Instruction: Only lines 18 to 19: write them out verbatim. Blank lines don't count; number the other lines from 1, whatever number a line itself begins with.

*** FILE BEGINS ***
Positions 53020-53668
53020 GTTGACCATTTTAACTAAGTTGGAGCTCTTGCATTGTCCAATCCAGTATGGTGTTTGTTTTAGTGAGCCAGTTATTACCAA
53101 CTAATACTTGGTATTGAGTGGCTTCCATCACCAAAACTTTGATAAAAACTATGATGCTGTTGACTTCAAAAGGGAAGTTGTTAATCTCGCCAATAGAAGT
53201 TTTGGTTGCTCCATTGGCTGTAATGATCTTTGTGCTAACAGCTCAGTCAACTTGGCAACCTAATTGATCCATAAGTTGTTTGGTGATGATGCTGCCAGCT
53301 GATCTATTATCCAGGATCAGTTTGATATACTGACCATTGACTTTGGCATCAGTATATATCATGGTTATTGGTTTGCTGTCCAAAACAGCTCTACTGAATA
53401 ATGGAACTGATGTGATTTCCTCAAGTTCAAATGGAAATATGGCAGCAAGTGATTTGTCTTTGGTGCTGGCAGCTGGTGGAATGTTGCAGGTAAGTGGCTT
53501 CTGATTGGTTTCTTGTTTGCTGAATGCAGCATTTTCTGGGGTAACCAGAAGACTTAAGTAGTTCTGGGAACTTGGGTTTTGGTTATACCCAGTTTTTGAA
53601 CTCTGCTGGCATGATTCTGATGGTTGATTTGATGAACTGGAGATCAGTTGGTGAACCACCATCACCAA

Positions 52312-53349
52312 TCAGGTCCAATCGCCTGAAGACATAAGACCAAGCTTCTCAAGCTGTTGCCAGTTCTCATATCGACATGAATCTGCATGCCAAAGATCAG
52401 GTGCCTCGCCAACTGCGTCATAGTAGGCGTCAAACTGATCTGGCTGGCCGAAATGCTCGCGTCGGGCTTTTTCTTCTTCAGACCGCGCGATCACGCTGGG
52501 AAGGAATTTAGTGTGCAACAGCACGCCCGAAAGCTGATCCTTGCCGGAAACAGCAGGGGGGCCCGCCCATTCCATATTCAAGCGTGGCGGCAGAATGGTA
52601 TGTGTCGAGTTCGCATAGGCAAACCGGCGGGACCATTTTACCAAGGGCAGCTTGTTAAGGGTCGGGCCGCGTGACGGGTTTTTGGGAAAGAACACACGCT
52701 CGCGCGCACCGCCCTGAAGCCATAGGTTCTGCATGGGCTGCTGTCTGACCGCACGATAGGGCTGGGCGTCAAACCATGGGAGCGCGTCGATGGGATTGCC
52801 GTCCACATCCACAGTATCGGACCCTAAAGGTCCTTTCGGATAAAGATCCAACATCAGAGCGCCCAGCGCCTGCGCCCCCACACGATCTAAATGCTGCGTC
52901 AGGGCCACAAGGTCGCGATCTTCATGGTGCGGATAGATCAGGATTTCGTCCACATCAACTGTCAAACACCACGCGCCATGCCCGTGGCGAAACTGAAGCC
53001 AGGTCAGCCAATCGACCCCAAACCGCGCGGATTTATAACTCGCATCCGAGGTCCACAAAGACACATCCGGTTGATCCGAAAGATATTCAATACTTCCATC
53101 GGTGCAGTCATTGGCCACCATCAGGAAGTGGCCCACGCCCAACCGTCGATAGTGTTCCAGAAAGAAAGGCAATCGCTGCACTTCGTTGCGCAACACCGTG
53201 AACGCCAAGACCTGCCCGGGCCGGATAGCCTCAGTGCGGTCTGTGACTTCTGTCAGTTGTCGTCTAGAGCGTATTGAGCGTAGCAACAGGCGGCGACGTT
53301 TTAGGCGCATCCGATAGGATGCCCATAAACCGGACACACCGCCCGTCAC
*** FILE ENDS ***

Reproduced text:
53101 GGTGCAGTCATTGGCCACCATCAGGAAGTGGCCCACGCCCAACCGTCGATAGTGTTCCAGAAAGAAAGGCAATCGCTGCACTTCGTTGCGCAACACCGTG
53201 AACGCCAAGACCTGCCCGGGCCGGATAGCCTCAGTGCGGTCTGTGACTTCTGTCAGTTGTCGTCTAGAGCGTATTGAGCGTAGCAACAGGCGGCGACGTT